When it comes to work and life, most of us know what it feels like to be out of balance. But do we know what it feels like to be in balance? It’s not a trick question—even if it seems so at first.
Photo courtesy of Istockphoto.com/kasto80
A few years ago I took my mentoring group on a ropes course. For one of the challenges, we walked a long stretch of rope that wound around several trees. We had to hold onto each other as we worked our way across the line.
Here’s what I remember most of all: When we were balanced, it never really felt like we were. Our legs constantly moved and wobbled, and we strained to grip each other and the nearest tree. But we stayed on that line a long time, making little corrections, adjusting our weight, and trying to stay upright. It didn’t feel like balance, but it was.
This is a guest post by my new podcast co-host, Michele Cushatt. She is a communicator and storyteller whose speaking experiences include Women of Faith, Focus on the Family, and Compassion International. You can read her blog and follow her on Twitter. Michele will also be speaking at this year’s Platform Conference, November 9-11 in Colorado Springs. For ticket information, please visit our website.
For three months each year, three of my six children are the same age. The youngest are twins, a boy and a girl. The next is a girl, nine months older. This means every March, April and May, I’m mother to triplets. Have mercy.
Photo courtesy of Istockphoto.com/Jason_V
It has its benefits—raising children so close in age. They wake up and go to bed at the same time, enjoy similar games and toys, watch the same movies. But there’s a definite downside to their close proximity: individuality often gets swallowed up by uniformity.
The weekend gives most of us the chance to downshift and recharge. But how often do we seize on it to catch up or get ahead on our work instead? Slow down and imagine what could happen if we resisted the temptation.
Photo courtesy of Istockphoto.com/monkeybusinessimages
If you’re driven like I am, you have more projects than time. It’s easy to think of downtime as simply another opportunity to get more things done. But downtime is crucial, and there’s more evidence every day that it’s essential to our productivity and wellbeing.
Welcome to the new season of This Is Your Life. In this first episode, Michele Cushatt, my new co-host, and I talk about why I decided to change my podcast so dramatically and what you can learn about leadership from our experience.
Many people talk about the value of collaboration, but in this episode, we get very specific about why you must collaborate with others if you are going to reach your potential as a leader. We also discuss how it benefits those you hope to influence.
Have you ever found yourself in a hyper-productive period? You’re making progress on your goals, checking boxes on your list. It’s like music to your ears. But to everyone else in your life, it’s more like noise.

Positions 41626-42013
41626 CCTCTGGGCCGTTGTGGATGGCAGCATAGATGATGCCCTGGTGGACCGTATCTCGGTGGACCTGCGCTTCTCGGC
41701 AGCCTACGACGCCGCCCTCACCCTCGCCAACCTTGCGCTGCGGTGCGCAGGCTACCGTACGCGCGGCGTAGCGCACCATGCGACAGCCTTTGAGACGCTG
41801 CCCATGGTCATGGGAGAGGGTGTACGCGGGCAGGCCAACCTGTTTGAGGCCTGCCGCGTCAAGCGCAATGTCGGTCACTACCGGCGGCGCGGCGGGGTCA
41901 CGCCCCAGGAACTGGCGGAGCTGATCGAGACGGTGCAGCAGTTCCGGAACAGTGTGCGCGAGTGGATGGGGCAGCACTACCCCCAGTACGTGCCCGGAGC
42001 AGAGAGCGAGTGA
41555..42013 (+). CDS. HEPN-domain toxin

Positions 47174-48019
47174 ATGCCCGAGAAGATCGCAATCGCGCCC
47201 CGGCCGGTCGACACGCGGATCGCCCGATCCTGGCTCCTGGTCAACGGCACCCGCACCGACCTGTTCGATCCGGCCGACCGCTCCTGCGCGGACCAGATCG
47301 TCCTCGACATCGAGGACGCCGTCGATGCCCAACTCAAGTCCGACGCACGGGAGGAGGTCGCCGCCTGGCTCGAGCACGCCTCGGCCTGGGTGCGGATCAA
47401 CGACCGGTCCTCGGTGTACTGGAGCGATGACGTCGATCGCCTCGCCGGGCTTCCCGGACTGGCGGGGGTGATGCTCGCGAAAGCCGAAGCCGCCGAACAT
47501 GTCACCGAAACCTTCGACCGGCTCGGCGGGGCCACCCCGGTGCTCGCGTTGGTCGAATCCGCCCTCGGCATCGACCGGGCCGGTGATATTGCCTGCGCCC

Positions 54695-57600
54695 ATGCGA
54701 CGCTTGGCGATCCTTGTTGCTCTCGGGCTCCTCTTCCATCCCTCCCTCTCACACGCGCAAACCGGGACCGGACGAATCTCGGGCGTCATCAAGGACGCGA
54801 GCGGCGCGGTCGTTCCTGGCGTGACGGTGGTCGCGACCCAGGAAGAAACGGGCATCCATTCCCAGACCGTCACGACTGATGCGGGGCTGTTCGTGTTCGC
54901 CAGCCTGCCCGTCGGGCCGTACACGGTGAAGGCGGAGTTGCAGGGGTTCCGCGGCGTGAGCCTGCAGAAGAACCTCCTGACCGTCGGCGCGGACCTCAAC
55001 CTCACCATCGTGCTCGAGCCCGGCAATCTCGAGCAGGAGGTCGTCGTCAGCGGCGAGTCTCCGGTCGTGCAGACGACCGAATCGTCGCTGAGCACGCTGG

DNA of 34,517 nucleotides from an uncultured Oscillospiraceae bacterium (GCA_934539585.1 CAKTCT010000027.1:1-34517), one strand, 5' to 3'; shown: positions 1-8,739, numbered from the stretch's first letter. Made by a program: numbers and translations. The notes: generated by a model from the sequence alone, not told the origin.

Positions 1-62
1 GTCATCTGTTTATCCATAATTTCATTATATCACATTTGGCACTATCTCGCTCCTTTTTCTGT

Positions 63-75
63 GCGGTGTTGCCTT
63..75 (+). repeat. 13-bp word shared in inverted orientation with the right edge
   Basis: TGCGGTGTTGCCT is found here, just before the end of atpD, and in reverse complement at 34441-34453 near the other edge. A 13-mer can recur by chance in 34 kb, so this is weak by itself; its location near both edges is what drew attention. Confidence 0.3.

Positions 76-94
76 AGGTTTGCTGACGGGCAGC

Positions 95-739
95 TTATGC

Photo courtesy of Flickr.com/Nick Helderman
When I first started in publishing I was determined to succeed. I would get to the office at 5:00 a.m. and stay till 6:00 p.m. I even came in on Saturdays. All told, I clocked about seventy hours a week.
I’ve since learned there’s a word for this kind of schedule: crazy.
Just last year, I bought his online course called The Product Launch Formula. I paid $2,000. (I know, it’s a lot.) But it was worth every penny. I recouped my investment in the first ten minutes of my first launch. It revolutionized the way I do marketing.
This is a guest post by Joel J. Miller. Formerly a vice president at Thomas Nelson, he is the author of the fascinating Independence-era biography, The Revolutionary Paul Revere. You can find him on Twitter or his blog.
When we think of leaders from America’s revolutionary era, our minds jump to military commanders like George Washington, political organizers like Samuel Adams, and rousing orators like Patrick Henry. In the hierarchy of the Revolution, these men stand atop the loftiest rungs. For good reason.
These men accomplished amazing feats against incredible odds. But they could not have done it alone. Like executives in a successful company, they required the service and sacrifice of others to achieve their goals. They required effective lieutenants—people like Paul Revere.
This is my favorite rendition of the Star-Spangled Banner by the Gaither Vocal Band.
My new podcast debuts on July 9, 2014. Here’s a sneak peek of what’s to come. This may be the biggest news of all. It’s all about batch release. To my knowledge this has not yet been done in the world of podcasting.
As a busy blogger, podcaster, author, speaker and consultant, I get asked all the time about the tools I use to get it all done.
So I decided to let you peek inside my toolbox and wrote a simple ebook with ALL of them.
You can’t buy Inside My Toolbox. There’s only one way to get it—by subscribing to my FREE email newsletter.
Don’t waste any more time using the wrong tools. Sign up today!